State School Board members voted Tuesday to oppose a legislative move to change the method for selecting board members. They propose to talk with the bill's sponsor, Rep. Rob Bishop, R-Brigham City, and with other proponents of HB296 to see if underlying differences can be resolved without the need for such a drastic move.
The bill that moved the board to a strong response was announced earlier Tuesday by Bishop. It would create commissions in the nine school board districts to select school board nominees. The governor would choose among three nominees, and his choice would be put on the ballot for a yes-or-no vote by the electorate.The board members unanimously decried any system that would take away the public's ability to vote for board members without imposing a nominating commission into the process.
Board member Keith Checketts, Logan, said the proposal is "a thinly veiled guise to have an appointed board without having to change the Constitution." He referred to an attempt by Bishop last year to push a constitutional amendment that might have eliminated the board entirely.
While nominating commissions are a good way to select judges - who must meet some professional standards - it is not a good way to choose school board members, he said. Judges could be hampered in fulfilling their duties if they had to constantly be looking over their shoulders at the prospects of an election.
"We should have to look over our shoulders, we should be held accountable."
Board member Jay Liechty, Orem, said the elected board feels a responsibility to those who elected them, while an appointed board would feel a responsibility to those who nominated them. "An appointed position does not carry the same sense of authority and responsibility to the electorate."
"This is another power play (on the part of the Legislature)," said Board Member Darlene Hutchinson. "The public shouldn't allow it."
Acknowledging that the "politics bother me more than the process," Board member M. Richard Maxfield, said the quick show of support for Bishop's bill is proof that the board is not communicating well with others involved in education. Attempts need to be made to strengthen lines of communication, he said.
Board Vice Chairwoman Neola Brown was the sole voice that offered any support at all for the bill, but she said it should be carefully considered. The state board has suffered in the past, she said, from members who have special interests to foster or who have not had sufficient interest in public education to perform the duties of the position.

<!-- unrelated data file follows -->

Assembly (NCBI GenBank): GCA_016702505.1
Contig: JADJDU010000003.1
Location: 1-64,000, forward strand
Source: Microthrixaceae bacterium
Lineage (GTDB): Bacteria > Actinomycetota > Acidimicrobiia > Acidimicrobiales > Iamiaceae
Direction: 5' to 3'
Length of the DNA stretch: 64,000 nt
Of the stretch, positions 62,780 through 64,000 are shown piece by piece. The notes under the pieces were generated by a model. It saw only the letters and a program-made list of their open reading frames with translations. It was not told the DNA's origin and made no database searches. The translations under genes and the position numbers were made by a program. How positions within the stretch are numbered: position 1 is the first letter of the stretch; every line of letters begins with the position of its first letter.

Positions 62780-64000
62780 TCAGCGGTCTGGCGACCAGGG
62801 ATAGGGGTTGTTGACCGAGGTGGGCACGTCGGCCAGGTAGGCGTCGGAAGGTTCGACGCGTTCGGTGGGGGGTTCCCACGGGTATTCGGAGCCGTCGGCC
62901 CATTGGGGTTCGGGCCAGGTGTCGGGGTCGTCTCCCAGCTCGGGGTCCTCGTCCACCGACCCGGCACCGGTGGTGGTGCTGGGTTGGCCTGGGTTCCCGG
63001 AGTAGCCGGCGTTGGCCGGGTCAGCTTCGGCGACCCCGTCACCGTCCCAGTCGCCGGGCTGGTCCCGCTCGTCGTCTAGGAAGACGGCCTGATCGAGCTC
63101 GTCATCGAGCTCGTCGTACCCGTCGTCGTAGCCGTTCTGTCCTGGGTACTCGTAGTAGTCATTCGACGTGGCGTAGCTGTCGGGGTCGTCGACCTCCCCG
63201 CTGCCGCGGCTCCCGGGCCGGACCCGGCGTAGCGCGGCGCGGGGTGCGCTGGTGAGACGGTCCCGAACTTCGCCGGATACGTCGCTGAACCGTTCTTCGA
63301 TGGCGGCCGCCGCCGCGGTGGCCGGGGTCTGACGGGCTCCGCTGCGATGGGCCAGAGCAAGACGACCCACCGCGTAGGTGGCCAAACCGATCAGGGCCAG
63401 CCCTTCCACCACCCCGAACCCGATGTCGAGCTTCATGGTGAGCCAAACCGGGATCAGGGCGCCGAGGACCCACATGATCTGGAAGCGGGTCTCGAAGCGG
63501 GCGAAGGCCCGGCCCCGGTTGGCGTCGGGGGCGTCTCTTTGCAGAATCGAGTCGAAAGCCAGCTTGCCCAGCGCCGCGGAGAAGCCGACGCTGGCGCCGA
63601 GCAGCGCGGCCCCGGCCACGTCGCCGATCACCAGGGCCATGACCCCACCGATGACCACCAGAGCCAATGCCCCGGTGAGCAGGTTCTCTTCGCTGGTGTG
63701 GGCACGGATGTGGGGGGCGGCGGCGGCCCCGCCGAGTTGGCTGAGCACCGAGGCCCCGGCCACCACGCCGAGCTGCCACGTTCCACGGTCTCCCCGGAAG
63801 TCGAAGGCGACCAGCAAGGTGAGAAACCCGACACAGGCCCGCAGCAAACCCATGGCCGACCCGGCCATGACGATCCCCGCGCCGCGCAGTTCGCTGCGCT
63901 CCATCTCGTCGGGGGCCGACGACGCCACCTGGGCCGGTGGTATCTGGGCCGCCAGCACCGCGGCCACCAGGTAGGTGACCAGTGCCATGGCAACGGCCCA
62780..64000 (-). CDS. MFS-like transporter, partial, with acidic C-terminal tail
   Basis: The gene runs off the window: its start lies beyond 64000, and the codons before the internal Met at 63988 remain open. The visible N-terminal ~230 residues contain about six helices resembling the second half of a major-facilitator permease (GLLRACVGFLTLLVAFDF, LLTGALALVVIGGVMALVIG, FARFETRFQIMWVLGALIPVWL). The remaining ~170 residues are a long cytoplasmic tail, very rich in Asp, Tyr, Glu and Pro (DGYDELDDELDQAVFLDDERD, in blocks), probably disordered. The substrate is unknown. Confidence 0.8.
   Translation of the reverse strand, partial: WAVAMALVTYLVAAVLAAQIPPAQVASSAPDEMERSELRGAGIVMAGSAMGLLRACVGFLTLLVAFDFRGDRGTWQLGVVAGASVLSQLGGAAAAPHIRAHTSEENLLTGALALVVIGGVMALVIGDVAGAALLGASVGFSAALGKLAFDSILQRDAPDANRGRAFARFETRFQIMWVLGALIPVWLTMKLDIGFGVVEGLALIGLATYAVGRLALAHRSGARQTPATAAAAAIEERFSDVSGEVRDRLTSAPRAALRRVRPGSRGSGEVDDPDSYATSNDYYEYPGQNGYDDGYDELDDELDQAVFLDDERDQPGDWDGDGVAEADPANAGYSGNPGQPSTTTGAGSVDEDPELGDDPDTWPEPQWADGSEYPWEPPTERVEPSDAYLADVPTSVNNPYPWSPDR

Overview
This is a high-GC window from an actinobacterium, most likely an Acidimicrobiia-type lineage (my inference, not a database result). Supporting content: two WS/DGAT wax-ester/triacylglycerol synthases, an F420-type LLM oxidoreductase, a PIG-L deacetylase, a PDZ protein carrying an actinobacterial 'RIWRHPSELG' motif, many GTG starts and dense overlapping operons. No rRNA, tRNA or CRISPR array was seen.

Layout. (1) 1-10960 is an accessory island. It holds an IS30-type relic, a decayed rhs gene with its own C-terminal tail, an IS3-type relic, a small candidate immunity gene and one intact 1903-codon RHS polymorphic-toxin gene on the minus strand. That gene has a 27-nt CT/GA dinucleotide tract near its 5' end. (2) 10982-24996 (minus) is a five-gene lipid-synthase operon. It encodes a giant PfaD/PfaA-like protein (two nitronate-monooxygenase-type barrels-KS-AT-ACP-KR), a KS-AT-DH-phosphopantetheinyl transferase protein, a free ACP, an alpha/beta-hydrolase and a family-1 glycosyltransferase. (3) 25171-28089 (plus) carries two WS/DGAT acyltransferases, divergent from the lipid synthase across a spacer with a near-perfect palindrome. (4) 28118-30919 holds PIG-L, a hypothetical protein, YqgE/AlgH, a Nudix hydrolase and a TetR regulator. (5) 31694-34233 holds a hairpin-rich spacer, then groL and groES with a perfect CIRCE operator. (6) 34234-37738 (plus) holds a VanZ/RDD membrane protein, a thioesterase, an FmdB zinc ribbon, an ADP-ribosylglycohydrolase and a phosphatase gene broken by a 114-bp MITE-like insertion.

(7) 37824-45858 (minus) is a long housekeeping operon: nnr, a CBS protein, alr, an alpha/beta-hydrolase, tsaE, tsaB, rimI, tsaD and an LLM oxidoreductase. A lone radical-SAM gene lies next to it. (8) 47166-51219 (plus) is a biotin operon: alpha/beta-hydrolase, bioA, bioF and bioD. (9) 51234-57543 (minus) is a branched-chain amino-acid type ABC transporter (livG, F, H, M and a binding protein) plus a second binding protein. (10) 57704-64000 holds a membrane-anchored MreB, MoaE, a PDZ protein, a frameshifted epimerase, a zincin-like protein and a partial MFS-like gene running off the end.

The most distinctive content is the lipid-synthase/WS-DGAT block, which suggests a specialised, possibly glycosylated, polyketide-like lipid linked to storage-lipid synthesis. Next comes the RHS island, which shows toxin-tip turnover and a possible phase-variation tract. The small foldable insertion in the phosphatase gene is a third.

She suggested, however, that it might be preferable to have nominating commissions name two candidates and allow voters to choose between them, rather than simply confirming one nominee.
"I don't want anyone to appoint one person, put him on a ballot and say it was the people's choice," she said.
James R. Moss, state superintendent of public instruction, said several concerns have been raised about the bill, including the fact that Wasatch Front nominators could have undue influence on naming board members, since all of the nominating boards would act as one to select potential candidates.
Moss said changes may be made in the bill as it goes through the legislative process.
Two of the state's largest education groups, the Utah School Boards Association and the Utah Society of Superintendents, voiced their support for Bishop's bill Tuesday. In a memorandum, the two organizations said the bill is pro-education. It would serve to strengthen school boards at the local level, as they would have two representatives on each three-member nominating commission.
"It is widely recognized that some local boards have mutually respectful, rewarding relationships with their state board member, while others do not . . . HB296 gives us all the opportunity to make a new beginning," the memorandum said.